But if you double click on a .jar file from Finder, does MacOS find your JRE in a random directory? I was pretty sure that it doesn't do that.


I'd argue that you're doing this all at too low-level - users shouldn't have to see JAR files - they don't know what those are.

You should encapsulate the JAR and the JRE in a package.


One should but, as this has never been necessary on macOS, it would be highly unusual.

Java is considered a system-wide framework, even when installed by the user. macOS treats Java applications specially in order to provide them with special macOS-only functionality; for instance, when an application bundle is launched that requires the JRE, the system will open a notification informing the user that a JRE must be installed and provides a helpful link.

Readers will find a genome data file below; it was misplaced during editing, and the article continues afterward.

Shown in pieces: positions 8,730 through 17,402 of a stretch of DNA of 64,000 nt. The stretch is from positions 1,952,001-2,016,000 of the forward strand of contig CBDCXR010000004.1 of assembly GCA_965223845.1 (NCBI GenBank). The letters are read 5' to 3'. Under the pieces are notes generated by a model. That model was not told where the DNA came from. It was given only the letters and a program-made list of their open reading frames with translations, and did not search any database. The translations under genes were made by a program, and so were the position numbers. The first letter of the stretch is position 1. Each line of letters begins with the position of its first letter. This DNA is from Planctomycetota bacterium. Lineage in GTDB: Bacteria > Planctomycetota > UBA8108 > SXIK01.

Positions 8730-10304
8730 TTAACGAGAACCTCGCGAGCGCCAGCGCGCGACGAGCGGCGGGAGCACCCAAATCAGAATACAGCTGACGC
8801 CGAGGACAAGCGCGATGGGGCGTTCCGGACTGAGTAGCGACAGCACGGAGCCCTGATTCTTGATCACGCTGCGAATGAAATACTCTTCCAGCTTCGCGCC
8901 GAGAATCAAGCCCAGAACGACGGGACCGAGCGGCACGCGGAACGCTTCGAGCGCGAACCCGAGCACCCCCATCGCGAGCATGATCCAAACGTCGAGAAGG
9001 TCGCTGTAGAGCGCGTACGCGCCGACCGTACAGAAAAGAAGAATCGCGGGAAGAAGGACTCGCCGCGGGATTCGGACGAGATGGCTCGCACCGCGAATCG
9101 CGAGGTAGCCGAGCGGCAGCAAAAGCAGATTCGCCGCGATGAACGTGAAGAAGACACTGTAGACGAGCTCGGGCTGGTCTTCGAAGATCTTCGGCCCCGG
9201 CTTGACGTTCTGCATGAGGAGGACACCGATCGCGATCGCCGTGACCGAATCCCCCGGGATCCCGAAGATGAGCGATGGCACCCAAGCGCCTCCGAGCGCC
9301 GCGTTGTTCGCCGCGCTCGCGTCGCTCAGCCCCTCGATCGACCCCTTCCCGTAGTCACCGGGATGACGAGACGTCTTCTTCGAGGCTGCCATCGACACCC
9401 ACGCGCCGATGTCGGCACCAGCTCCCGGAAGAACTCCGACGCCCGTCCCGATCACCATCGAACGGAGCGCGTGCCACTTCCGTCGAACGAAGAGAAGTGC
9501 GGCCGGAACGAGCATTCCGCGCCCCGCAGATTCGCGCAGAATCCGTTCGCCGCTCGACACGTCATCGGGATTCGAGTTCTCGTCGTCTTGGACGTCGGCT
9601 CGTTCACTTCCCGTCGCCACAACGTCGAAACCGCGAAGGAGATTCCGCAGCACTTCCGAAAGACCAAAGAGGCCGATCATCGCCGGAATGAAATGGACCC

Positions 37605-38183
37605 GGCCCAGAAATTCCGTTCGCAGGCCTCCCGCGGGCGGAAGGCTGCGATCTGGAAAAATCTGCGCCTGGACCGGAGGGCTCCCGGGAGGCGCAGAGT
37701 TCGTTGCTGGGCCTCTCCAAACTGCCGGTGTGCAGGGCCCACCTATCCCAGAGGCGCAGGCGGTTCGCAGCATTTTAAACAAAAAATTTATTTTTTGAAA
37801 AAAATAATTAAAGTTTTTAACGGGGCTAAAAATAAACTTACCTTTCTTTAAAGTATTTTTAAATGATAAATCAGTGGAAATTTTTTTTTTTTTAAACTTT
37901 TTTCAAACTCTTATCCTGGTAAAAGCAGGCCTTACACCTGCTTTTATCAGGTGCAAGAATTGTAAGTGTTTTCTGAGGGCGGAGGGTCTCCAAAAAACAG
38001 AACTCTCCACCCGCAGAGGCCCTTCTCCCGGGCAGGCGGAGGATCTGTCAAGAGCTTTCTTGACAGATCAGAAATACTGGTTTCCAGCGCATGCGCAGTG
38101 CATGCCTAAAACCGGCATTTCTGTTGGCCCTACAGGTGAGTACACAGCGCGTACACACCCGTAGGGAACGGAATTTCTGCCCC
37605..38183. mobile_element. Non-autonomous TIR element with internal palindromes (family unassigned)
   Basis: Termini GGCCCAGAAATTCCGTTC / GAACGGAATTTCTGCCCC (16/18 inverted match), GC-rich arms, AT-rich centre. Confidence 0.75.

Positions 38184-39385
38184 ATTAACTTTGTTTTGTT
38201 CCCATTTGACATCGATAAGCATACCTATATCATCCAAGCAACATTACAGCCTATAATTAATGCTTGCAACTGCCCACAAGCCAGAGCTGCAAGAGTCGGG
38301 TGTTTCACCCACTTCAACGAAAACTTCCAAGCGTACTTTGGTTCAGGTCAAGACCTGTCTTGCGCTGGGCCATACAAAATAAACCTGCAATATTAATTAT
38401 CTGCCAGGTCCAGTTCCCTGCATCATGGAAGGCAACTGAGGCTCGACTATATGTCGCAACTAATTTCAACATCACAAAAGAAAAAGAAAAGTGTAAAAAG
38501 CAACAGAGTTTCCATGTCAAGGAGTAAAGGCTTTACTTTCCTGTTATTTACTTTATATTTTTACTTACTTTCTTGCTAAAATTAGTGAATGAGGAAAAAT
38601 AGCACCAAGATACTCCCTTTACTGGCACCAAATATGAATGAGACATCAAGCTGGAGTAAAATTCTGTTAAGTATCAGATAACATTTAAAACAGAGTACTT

There is a further assumption that the version of Java that a user installs will also include a self-updater, ensuring that the user always has the latest version of Java installed to mitigate security issues from using old versions.

The recent modification of Java's licence doesn't seem sufficient impetus to change this behaviour on which all Java applications have depended since Mac OS X first released, one that even continued after Java was deprecated as a built-in installation option.